The Apostle says: "If we would judge ourselves, we would not be judged. But when we are judged, we are chastened of the Lord, that we should not be condemned with the world." (l Cor.11:31,32) By means of prayer we shall turn our judging minds in upon our own hearts and see if there be any evil way there; then confess and get our sins forgiven, remembering that God is faithful and just to forgive us our sins and to cleanse us from all unrighteousness whenever we sincerely confess and call to our aid our Advocate. When we approach our heavenly Father in this attitude, we shall know that our prayers are honoured; for the cleansed heart is sensitive to the response of God. In the words of the Psalmist we shall be able to exclaim: "Verily God hath heard me; He hath attended to the voice of my prayer. Blessed be God, which hath not turned away my prayer, nor his mercy from me."—Psa.66:19,20.
Should we ever be so unfortunate as to think we have reached a point where we no longer need bring our judging mind to bear upon our own heart, and that we may now turn our attention outward and do a little judging of our brethren, let us note carefully what the Scriptures say about this; for the words are very pointed—they have a cutting edge as sharp as a razor: "The heart is deceitful above all things, and desperately wicked: who can know it?" (Jer.17:9) But if it should happen, owing to the heart being so deceitful, that we cannot perceive any special cause for judging ourselves, then the Lord will give us some aid in the matter. As surely as we are begotten of the Holy Spirit, just so surely shall we have this personal inward judging to do; and if we do not ask the Lord's aid voluntarily, then our Master will give it unasked, for he loves us. (Rev.3:19) Far better for us to do the matter voluntarily, as the Apostle advises: "Let a man examine himself."—1 Cor.11:28; 2 Cor.13:5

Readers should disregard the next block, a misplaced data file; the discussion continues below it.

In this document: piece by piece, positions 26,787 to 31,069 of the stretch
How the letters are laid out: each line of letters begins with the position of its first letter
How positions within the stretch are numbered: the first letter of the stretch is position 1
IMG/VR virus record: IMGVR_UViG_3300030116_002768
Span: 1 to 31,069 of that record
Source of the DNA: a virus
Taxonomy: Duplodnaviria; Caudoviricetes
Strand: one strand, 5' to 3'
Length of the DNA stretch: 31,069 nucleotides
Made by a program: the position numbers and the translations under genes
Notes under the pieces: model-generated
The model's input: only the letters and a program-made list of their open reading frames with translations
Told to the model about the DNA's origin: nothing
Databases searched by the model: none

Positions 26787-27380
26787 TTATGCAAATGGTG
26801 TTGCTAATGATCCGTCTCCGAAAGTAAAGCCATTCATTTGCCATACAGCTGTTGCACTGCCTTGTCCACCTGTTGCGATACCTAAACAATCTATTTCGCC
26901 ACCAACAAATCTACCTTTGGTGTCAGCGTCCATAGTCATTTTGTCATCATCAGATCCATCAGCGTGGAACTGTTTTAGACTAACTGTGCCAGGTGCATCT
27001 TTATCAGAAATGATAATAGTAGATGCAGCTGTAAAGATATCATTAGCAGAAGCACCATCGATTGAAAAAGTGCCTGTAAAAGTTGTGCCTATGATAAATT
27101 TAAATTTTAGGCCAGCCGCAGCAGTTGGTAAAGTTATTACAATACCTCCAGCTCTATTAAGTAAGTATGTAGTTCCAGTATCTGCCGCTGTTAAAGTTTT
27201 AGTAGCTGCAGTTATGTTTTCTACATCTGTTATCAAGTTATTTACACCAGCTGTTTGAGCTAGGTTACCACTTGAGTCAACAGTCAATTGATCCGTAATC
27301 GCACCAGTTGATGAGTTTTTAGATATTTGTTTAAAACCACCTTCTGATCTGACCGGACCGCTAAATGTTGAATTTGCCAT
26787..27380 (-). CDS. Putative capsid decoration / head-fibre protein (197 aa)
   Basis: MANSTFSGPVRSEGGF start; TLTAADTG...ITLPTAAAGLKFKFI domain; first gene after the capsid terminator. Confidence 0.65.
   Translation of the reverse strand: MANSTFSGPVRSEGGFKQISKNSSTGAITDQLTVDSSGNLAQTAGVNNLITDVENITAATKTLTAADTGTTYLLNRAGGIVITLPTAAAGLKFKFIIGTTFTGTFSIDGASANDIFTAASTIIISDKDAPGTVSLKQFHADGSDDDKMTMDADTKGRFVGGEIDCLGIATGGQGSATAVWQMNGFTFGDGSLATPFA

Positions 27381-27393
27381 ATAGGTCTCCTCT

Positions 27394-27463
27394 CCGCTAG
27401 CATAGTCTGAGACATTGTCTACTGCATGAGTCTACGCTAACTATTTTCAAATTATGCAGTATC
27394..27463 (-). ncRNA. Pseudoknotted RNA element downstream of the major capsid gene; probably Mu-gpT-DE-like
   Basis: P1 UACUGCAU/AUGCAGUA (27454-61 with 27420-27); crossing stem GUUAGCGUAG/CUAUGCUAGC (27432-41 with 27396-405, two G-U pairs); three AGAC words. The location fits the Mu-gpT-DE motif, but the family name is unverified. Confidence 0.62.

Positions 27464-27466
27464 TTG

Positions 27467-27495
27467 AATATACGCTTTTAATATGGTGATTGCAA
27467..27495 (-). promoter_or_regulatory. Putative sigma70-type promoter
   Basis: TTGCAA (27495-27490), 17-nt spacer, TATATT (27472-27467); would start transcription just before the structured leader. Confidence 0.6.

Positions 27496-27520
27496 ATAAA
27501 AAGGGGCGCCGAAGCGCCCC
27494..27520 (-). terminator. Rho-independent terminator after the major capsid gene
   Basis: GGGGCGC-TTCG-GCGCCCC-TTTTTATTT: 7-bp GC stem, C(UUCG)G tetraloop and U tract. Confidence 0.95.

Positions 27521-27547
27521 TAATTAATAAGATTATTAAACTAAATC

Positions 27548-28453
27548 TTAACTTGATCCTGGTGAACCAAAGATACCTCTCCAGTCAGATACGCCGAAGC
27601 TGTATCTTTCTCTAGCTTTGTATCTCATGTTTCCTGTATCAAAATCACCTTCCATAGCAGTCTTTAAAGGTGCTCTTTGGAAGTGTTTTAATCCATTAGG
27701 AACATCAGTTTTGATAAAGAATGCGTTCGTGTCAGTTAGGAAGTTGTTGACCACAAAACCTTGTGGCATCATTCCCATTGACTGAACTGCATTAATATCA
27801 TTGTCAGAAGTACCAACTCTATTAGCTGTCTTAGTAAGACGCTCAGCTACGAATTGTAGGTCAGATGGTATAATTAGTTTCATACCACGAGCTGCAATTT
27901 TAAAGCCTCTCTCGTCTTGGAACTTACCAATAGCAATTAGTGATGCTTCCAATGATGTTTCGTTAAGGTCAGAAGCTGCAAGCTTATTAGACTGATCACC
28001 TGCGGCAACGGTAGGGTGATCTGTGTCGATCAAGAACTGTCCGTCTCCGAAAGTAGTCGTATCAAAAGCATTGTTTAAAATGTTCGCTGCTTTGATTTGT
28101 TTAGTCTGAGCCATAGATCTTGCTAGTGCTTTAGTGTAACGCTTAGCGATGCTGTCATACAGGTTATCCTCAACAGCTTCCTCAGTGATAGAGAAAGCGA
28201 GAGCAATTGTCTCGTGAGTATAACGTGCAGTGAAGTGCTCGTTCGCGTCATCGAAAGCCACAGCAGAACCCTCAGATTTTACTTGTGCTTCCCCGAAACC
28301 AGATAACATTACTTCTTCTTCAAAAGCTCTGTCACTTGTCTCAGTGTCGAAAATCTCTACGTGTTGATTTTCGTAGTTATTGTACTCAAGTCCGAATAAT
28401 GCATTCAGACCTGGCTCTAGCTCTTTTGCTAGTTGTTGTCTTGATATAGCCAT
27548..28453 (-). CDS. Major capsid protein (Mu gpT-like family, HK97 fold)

Ask the Lord to turn his searchlight into our hearts. In the words of Psa.139:23,24, say: "Search me, O God, and know my heart: try me, and know my thoughts: and see if there be any wicked way in me." Don't flinch, but with the searchlight shining its piercing rays upon our heart, let us look thereon steadily, and we shall literally tremble to behold what iniquity lies there! Aye, and the more honest we are the more we will tremble. But let us not faint, but confess, and God will send his power to enable us to amend. (Phil.2:12,13) After confession, we may then pray in the words of the Psalmist: "Wash me throughly from mine iniquity, and cleanse me from my sin. For I acknowledge my transgressions: and my sin is ever before me...Create in me a clean heart, O God; and renew a right spirit within me. Cast me not away from thy presence; and take not thy Holy Spirit from me. Restore unto me the joy of thy salvation; and uphold me with thy free spirit. Then will I teach transgressors thy ways; and sinners shall be converted unto thee...A broken and a contrite heart, O God, thou wilt not despise." (Psa.51) We shall be fit to judge righteously along with Christ our Lord, in the "Day" which has been appointed by God.—Acts 17:31; 1 Cor.6:2; Rev.20:4‑6; Dan.7:20‑27
Next time—The Hindrance of Selfishness must be Eliminated